Thoughts on Walking with a Purebred Dog

Today is May 1, (Inter)National Purebred Dog Day, so I’ve switched up the Monday and Thursday posts. Monday’s usual photo post will still appear, but on Thursday instead. Last year I talked about choosing a breeder, but this year I’m waxing nostalgic so I’d like to just ramble about my experience walking a purebred dog, particularly a semi-rare breed.

An interesting thing happens when you step outside with your purebred dog. You are instantly part of a little social circle. People who don’t understand mistake it as being like an antiquated elite club, but that’s neither accurate nor fair. It’s more like something people can instantly recognize as a shared interest, something they have in common. Something that two strangers from completely different backgrounds can connect and talk over. I’ve had entire conversations with people over the years that I never would have even spoken to had it not been for Suki.


I once called out the window of my car to a man walking a Schipperke, frantically gesturing at Suki while saying, “I have one too!” He then was also very excited about that so J and I piled out of the car just to let our Schips meet and talk about the breed.

Another man was absolutely enamored with Suki because she reminded him of the Schipperke he used to own many years ago. He told me how in the morning they would let her out, then she would make her way down to beach where she would find boaters that would pick her up and take her sailing with them. He said he would go to the beach sometimes and see her way offshore at the bow of someone’s boat. She would do this all day, hitching rides with people, then as the sun started to set the boaters would drop her off and she would make her way home for dinner.

Some of the stories are shorter. Like last weekend in Vancouver when two people stopped to tell me that they used to own Schipperkes, and how much they loved those dogs. I was feeling a bit overwhelmed in the huge mall so we didn’t have a long conversation, but it’s still a case of two complete strangers in a big city connecting over a dog.

Some of the stories are only endearing to me. I had a woman approach me to tell me about her friend’s two horrible Schips that ate the wallpaper. I laughed. I’m not sorry. Considering her friend had not one, but two Schips I’m confident she would have laughed about it with me.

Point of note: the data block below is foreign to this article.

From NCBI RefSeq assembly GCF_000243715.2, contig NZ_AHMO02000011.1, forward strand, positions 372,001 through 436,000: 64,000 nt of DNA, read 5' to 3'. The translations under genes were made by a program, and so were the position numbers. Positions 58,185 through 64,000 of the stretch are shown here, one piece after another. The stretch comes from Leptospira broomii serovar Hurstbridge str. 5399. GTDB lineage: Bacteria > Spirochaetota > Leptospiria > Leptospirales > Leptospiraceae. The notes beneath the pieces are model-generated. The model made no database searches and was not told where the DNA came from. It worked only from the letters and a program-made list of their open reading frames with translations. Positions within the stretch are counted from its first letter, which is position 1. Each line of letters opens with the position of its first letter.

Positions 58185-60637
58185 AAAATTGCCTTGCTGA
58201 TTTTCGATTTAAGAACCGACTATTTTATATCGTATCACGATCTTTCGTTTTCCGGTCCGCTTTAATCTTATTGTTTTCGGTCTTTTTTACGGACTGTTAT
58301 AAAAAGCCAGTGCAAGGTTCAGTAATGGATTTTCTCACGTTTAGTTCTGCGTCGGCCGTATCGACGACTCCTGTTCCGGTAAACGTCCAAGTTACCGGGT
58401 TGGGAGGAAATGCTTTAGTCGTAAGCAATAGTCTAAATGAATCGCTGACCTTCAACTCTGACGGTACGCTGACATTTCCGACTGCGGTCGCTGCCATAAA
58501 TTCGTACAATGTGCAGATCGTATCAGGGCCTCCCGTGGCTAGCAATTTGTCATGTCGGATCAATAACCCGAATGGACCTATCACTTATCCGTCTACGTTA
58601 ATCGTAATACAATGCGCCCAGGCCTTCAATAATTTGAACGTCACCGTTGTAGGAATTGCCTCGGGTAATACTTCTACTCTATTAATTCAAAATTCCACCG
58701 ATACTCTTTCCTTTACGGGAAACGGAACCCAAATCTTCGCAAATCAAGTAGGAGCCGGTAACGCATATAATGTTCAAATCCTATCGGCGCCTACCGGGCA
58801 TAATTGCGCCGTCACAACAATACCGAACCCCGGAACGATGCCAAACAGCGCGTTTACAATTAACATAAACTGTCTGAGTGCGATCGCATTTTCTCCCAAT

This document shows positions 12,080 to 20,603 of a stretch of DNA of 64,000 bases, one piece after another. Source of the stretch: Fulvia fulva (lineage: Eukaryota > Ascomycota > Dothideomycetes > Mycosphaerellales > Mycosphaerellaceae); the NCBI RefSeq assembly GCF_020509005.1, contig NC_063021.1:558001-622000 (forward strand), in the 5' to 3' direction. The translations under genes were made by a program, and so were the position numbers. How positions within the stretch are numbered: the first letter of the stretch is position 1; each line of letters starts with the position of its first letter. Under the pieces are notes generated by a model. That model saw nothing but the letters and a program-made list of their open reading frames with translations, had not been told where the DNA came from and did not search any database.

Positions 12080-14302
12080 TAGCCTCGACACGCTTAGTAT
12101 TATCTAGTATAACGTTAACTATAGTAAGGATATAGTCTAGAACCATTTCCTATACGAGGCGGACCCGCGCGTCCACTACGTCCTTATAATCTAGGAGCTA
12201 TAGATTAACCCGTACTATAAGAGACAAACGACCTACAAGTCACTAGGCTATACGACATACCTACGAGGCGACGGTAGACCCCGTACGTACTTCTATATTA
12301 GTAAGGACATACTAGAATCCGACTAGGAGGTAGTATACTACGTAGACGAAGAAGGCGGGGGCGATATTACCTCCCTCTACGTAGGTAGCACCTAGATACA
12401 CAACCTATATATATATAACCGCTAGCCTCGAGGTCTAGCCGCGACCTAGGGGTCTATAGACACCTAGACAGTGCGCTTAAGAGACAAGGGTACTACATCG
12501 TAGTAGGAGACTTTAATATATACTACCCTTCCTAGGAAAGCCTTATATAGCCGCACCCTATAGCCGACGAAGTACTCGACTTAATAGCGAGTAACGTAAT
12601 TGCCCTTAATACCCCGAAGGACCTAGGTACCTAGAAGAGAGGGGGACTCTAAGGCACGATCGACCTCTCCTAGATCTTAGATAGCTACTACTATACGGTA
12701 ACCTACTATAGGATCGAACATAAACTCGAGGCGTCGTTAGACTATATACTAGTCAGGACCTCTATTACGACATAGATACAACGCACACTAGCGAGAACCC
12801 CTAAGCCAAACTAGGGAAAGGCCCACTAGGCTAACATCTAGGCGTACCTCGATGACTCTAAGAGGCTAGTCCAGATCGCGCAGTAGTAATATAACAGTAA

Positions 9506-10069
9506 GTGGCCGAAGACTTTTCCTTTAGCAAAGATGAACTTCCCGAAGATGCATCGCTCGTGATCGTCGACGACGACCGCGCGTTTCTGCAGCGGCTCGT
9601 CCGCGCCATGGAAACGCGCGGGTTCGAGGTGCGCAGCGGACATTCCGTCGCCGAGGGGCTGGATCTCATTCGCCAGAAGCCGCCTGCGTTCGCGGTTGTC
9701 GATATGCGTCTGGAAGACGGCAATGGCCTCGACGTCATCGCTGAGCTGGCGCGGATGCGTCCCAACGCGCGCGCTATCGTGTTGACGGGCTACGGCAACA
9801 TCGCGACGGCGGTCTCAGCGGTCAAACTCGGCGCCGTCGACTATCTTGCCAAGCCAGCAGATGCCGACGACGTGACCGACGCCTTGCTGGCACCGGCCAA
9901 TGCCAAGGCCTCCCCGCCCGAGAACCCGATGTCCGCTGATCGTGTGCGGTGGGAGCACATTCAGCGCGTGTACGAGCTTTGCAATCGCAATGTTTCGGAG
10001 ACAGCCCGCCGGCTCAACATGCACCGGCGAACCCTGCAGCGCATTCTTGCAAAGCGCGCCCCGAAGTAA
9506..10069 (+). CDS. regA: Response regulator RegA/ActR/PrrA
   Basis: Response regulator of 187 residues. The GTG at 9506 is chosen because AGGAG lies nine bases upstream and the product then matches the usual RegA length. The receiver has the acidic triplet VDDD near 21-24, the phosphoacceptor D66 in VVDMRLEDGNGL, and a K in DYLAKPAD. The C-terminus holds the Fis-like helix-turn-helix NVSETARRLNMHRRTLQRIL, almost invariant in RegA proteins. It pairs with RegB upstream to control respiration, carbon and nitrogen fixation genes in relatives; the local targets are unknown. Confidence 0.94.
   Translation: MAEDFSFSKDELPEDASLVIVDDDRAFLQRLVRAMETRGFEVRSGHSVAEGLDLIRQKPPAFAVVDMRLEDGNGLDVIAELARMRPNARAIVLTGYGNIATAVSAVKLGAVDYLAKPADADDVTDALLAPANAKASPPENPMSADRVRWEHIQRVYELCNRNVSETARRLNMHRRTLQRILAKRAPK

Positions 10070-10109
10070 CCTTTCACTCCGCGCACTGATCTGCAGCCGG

I had man cross a beach just to meet Suki and tell me about his friend’s Schip that he adored and would take mountain biking. This little dog had left a huge impression on him even years after she was gone. Seeing Suki took him back to those memories and made his day.

At a fair a woman at a booth excitedly recognized Suki. She had no idea what breed Suki was, but instantly recognized her as being one of the dogs from her childhood. She told me about how she had grown up in Belgium pre-WWII, that her and her siblings would swim out in the canals to jump off barges, and would be chased by little dogs just like Suki. She hadn’t seen one of those dogs since her family fled to Canada to escape the war. Seeing Suki took her back to those fond memories of her childhood.

These are all stories that are precious to me for different reasons, and I never would have heard them if I didn’t have Suki with me. Purebred dogs bring people together, and that’s just another one of the reasons that-



3 responses to “Thoughts on Walking with a Purebred Dog

  1. I was introduced to purebred dogs when I first met my husband some 48 years ago and I first met Tippy, his wirehaired fox terrier, who very quickly learned that she owned me as well. I currently have 2 mini schnauzers and a very naught wirehaired fox terrier who are my wonderful companions. People usually have no idea what breed my WFT is but those who do, well they have the wonderful reaction that you have described. Enjoyed reading your blog.

  2. I have to admit, I am one of those that flag down a car or drive up to an elderly woman walking her schip and say “I have one too”. I have to admit I’ve made many friends and my life is changed since I got a schipperke. And all for the best.

  3. I got goosebumps from the story of the Belgian woman. Wow. Thank you for sharing!

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